If an existing degree/major is to be offered as a distance-education program in addition to being offered in a traditional, residential format, then a proposal must be advanced for a formal named option. This is required for any program that will be delivered more than 50% as a distance program. The percentage of the program that is distance delivered should be indicated on the named option proposal. The option will provide a mechanism to communicate to students the nature of the program. It will also allow us to identify the students separately from those in the traditional residential program and thus meet mandated institutional reporting on distance education programs.
For information on proposals for named options, visit the Academic Planning website.
Degree/major programs adding named options that can be completed 100% via distance education require additional information for UW System Administration approval. Attach the following information to the named option proposal (limit two pages):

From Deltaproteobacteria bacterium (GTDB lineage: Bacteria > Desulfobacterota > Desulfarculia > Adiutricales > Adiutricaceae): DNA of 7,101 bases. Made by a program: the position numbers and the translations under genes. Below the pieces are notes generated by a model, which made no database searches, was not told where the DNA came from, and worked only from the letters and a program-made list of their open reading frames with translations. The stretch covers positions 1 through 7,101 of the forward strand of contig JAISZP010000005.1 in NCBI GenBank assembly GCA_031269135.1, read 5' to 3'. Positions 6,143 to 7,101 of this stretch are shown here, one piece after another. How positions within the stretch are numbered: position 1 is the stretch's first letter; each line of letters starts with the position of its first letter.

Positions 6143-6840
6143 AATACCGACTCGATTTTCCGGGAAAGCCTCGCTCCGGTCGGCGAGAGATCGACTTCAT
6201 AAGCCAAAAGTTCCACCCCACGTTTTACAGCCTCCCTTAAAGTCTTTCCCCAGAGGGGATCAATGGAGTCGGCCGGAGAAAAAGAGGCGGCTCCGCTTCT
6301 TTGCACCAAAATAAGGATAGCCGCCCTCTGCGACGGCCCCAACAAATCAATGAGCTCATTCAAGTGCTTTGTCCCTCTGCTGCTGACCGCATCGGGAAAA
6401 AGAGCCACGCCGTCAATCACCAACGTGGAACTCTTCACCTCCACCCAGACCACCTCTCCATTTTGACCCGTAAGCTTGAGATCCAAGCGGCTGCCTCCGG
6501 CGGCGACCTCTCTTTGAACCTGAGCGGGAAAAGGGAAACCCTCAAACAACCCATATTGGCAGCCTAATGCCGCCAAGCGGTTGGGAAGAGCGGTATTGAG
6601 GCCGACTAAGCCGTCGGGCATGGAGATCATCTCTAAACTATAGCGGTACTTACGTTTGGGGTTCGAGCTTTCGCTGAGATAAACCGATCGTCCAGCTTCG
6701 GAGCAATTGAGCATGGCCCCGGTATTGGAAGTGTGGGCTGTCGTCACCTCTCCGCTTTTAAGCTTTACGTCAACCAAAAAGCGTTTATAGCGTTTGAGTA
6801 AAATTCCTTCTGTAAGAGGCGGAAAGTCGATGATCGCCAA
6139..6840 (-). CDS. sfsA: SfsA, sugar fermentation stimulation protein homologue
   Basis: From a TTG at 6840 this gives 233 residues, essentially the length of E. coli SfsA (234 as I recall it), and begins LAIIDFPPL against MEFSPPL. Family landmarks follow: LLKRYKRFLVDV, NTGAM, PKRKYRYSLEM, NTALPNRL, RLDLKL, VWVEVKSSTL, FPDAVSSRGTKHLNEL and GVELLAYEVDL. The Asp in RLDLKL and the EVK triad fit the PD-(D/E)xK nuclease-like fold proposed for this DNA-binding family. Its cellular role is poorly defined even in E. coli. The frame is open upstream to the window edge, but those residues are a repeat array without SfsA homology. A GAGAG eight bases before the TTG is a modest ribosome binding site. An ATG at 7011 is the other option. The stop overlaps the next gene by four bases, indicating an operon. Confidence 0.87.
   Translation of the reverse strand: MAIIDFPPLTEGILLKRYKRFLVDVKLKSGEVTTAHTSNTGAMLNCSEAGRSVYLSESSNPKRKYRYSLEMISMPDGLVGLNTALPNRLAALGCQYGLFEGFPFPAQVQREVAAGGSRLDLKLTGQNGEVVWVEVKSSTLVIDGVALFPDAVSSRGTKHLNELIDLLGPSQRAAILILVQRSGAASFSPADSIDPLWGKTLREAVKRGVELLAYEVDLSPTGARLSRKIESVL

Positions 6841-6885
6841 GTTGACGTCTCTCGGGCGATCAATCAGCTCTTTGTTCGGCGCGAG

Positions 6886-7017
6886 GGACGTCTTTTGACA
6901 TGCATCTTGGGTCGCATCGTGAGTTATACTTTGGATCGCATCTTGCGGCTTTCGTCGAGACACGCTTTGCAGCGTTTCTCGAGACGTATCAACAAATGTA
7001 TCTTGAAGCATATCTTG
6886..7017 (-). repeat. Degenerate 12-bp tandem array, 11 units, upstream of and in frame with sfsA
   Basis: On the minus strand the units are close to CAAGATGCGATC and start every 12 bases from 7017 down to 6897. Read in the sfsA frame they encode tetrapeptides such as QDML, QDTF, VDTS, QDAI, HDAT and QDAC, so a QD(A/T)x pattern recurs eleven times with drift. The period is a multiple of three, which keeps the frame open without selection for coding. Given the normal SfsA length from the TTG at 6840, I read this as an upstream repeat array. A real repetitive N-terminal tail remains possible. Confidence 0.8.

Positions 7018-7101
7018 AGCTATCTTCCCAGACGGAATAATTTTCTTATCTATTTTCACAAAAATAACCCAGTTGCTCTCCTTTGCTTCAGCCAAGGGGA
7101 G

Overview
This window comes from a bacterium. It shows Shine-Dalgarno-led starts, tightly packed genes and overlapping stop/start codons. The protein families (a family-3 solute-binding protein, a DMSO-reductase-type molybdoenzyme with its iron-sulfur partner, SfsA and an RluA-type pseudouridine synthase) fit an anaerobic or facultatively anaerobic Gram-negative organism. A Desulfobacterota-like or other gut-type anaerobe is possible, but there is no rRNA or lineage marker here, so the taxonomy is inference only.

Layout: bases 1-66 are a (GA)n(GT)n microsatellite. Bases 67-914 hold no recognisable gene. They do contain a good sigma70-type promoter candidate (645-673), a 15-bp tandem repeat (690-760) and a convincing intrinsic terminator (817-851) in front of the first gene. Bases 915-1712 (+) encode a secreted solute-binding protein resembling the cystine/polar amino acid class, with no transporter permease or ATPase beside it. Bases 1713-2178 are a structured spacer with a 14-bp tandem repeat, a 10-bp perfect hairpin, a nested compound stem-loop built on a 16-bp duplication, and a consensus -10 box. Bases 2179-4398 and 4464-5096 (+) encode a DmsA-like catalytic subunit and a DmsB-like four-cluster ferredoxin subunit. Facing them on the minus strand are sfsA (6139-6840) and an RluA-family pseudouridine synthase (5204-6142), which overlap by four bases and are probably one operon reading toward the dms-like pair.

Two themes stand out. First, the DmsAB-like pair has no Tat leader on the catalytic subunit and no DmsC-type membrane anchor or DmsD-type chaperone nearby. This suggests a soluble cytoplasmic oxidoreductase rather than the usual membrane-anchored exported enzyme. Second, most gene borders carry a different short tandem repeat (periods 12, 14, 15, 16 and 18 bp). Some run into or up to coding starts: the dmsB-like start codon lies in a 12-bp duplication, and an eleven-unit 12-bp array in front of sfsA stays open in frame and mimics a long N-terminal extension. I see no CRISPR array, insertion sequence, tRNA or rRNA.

Academic Planning and Institutional Research or the Provost's Office will circulate the proposed addendum to all UW System provosts with a notice for comment. The other UW provosts have 10 working days to respond in writing with any concerns. If no concerns are raised, UW System Administration will issue an approval memo within 15 working days after the end of the provosts’ review. If there are institutional or system-wide concerns, UW System Administration will determine the appropriate manner in which to proceed and will issue an approval or denial memo in an expeditious manner.